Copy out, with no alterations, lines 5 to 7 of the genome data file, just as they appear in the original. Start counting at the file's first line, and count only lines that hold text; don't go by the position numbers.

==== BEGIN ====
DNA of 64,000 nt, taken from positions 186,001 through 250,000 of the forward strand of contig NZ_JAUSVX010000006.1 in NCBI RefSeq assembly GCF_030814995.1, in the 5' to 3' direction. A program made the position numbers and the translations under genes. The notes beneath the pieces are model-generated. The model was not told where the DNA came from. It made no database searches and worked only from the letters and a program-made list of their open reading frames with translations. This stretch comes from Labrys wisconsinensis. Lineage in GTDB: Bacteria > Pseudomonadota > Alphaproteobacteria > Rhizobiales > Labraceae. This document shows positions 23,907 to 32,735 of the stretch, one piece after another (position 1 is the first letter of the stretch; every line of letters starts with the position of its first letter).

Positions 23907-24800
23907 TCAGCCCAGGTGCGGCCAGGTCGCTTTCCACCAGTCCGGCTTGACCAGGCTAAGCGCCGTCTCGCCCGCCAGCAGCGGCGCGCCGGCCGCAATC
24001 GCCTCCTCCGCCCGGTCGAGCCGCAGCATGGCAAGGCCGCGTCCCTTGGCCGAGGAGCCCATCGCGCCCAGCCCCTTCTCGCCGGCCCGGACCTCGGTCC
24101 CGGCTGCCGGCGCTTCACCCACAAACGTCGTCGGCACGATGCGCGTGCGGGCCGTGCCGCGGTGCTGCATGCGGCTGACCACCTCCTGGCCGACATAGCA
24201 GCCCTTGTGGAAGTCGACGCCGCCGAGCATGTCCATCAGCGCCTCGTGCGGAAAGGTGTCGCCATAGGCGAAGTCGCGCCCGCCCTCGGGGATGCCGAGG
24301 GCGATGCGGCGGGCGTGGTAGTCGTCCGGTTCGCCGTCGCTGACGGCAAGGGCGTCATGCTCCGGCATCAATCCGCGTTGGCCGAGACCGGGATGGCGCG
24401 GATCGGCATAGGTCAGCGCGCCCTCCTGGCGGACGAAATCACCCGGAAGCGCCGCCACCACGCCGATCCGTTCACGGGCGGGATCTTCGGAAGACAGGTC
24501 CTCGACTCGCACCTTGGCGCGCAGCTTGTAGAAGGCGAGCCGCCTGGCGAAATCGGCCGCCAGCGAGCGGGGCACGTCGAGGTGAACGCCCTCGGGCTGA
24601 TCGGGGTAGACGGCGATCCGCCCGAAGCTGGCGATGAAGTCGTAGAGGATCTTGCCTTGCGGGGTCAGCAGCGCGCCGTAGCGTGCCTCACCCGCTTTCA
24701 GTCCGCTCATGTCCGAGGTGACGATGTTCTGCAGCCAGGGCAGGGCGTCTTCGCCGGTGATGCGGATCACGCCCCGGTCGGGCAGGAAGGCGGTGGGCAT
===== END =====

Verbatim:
24101 CGGCTGCCGGCGCTTCACCCACAAACGTCGTCGGCACGATGCGCGTGCGGGCCGTGCCGCGGTGCTGCATGCGGCTGACCACCTCCTGGCCGACATAGCA
24201 GCCCTTGTGGAAGTCGACGCCGCCGAGCATGTCCATCAGCGCCTCGTGCGGAAAGGTGTCGCCATAGGCGAAGTCGCGCCCGCCCTCGGGGATGCCGAGG
24301 GCGATGCGGCGGGCGTGGTAGTCGTCCGGTTCGCCGTCGCTGACGGCAAGGGCGTCATGCTCCGGCATCAATCCGCGTTGGCCGAGACCGGGATGGCGCG